Christmas Tree Regulations in San Francisco

What to do with that Christmas tree when you are done with it

Natural Christmas trees are regulated in San Francisco in many types of buildings-most notably in residential condo and apartment buildings of over 2 units.  Note that natural trees are only allowed in buildings with approved fire sprinkler systems.  Many multi-unit buildings do not have automatic sprinkler systems.  This excerpt from the San Francisco Apartment Association on-line newsletter. Ginger Bread at night

Make sure to give your tenants notice and be careful!  Make sure to contact the Bureau of Fire Prevention for complete guidelines or the SF Fire Department at 415.558.3300

Safe use of Christmas trees in regulated occupancies from the SF Fire Dept.
As the 2010 holiday season approaches, the San Francisco Fire Department reminds property owners and managers that there are clear regulations that must be observed regarding the use of Christmas trees in public spaces, including high-rise buildings and the public areas of apartment and condo buildings:
  • Natural cut trees are permitted in the following occupancies only when they are protected by an approved automatic sprinkler system: public assemblies, schools, retail stores, high-rise buildings, and common areas of hotels, motels, apartment and condo buildings with more than two units.
Any questions regarding Christmas tree regulations may be directed to the Bureau of Fire Prevention of the San Francisco Fire Department at 415.558.3300.

Vote NO on Prop G on Nov. 4th

 

no on g

This coming Tuesday, please vote. If you are going to vote on one thing, please vote NO on Proposition G.

You may not have even heard of it. It’s a very poorly written and thought out ordinance that would increase the transfer tax on the sales of property.

I lovingly refer to the transfer tax as a ‘get out of your house’ or ‘get out of San Francisco’ bill. It ranges from .5% to 2.5% of your sales price (sliding scale depending on the amount of your sale) and is one of your expenses of sale. This legislation among other things, would increase the cost of selling your house for your first five years of ownership. The most you would pay (at this point) is 24% of your sale price. That is not a typo. 24%.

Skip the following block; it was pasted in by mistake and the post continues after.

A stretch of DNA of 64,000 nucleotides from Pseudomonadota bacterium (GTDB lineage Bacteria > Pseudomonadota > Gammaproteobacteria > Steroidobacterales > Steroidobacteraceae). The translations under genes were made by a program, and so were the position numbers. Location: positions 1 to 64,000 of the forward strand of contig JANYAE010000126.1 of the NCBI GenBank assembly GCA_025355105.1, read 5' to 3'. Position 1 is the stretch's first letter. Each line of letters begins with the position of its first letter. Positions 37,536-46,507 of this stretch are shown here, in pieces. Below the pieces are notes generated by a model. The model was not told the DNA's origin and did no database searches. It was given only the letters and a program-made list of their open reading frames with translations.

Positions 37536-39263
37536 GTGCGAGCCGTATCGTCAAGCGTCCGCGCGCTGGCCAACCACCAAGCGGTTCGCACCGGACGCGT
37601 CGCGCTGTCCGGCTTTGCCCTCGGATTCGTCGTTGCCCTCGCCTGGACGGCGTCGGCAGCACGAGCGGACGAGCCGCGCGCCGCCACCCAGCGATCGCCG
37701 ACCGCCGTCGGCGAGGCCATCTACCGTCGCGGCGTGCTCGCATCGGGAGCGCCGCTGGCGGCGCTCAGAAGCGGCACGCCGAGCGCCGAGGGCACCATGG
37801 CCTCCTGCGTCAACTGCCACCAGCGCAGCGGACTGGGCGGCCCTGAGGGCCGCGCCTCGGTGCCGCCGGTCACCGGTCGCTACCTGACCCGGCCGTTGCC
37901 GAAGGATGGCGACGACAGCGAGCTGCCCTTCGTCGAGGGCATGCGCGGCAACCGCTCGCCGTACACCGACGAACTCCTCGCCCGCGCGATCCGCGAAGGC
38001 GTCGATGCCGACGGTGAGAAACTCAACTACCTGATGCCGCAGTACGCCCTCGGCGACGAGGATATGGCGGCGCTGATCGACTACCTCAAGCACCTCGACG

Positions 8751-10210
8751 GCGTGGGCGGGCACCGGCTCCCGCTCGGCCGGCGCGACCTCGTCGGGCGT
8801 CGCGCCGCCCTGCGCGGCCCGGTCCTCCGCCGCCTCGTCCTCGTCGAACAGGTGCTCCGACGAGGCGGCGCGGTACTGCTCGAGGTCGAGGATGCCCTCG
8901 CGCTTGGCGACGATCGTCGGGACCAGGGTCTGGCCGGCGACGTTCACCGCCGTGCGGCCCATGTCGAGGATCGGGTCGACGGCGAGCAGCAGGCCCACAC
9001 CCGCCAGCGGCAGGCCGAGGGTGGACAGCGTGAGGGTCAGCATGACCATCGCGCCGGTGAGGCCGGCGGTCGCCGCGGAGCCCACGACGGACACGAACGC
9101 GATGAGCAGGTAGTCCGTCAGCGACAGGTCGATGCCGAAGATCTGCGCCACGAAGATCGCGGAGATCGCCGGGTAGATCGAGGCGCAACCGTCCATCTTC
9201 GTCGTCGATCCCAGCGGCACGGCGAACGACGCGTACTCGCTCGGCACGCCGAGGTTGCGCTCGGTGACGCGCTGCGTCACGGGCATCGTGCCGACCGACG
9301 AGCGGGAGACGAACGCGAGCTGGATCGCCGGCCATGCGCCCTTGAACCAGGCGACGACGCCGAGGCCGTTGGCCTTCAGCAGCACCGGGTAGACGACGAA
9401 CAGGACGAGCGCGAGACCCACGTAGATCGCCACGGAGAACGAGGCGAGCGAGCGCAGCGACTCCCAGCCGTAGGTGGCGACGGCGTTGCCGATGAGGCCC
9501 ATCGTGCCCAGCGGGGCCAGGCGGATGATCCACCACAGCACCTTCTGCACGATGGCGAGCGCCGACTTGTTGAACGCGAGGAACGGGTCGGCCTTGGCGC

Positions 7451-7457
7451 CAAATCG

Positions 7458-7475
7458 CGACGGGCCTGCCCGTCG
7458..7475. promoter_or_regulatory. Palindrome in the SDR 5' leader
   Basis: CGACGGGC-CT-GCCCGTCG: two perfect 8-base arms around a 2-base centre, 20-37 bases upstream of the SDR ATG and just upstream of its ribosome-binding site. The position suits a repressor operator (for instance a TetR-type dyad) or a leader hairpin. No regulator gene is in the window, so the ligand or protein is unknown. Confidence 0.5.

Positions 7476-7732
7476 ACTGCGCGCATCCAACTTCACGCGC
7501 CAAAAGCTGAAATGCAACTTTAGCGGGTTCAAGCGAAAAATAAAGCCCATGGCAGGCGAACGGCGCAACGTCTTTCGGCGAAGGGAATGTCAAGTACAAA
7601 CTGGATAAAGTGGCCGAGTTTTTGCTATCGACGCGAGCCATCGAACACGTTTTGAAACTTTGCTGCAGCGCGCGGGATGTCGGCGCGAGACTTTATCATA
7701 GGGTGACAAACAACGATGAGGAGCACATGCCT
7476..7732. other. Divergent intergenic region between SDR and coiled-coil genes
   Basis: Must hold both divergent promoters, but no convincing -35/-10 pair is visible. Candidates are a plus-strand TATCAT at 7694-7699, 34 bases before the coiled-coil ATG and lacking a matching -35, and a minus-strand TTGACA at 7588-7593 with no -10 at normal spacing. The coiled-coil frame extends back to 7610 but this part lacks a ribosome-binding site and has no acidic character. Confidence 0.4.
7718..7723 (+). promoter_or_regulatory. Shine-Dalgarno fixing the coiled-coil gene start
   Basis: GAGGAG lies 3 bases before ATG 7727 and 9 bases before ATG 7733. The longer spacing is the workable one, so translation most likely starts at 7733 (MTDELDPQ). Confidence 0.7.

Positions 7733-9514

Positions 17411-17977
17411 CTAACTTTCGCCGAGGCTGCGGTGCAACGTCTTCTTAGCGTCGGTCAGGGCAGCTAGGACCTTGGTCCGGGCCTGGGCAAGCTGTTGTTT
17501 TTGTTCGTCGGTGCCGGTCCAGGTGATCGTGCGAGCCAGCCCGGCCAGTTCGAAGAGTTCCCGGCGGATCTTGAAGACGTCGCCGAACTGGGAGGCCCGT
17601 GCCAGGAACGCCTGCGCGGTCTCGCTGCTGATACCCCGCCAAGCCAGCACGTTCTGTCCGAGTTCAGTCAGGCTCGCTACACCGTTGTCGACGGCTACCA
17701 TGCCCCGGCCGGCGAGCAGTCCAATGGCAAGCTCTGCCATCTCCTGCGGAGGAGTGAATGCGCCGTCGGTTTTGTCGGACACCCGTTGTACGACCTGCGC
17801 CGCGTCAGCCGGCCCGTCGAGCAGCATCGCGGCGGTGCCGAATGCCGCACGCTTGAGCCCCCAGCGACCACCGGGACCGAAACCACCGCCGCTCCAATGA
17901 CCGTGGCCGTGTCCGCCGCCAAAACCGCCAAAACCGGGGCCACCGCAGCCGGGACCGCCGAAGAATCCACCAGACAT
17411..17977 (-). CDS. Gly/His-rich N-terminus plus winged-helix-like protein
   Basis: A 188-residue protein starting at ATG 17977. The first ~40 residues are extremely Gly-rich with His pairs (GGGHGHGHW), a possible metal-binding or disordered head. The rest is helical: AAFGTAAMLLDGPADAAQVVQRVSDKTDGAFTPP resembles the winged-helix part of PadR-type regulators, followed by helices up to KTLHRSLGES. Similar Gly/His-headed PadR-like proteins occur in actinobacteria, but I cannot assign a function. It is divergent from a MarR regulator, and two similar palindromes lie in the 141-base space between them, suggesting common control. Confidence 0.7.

For example, you’ve just bought an affected property (not all are) and you get transferred for a job offer within the first year. Let’s assume you paid $750,000 for your property. Your transfer tax would be $180,000. Again, not a typo. $180,000. I hope you’ve put down 30%, because we’ll need that to close your transaction. Without Proposition G, you would pay $5,100 in transfer tax.

This legislation does not affect all properties in San Francisco. Neither did rent control when it was enacted in 1978. My fear is that if this passes, all properties could become affected over the coming years.

Please vote NO on Proposition G. Someday, you’ll be glad you did.

Keep your neighborhood vibrant

I have found that most people, in selecting the location of their homes, pick neighborhoods that they feel they can enjoy and be a part of.  In San Francisco, the majority want to be near conveniences such as shopping, grocery stores and restaurants.  As in the axiom, ‘location, location, location,’ the desirability of an area is directly proportional to the variety and success of the businesses in the community.  With that in mind, I contend that in becoming part of a neighborhood, it is our responsibility to visit and shop in our local businesses.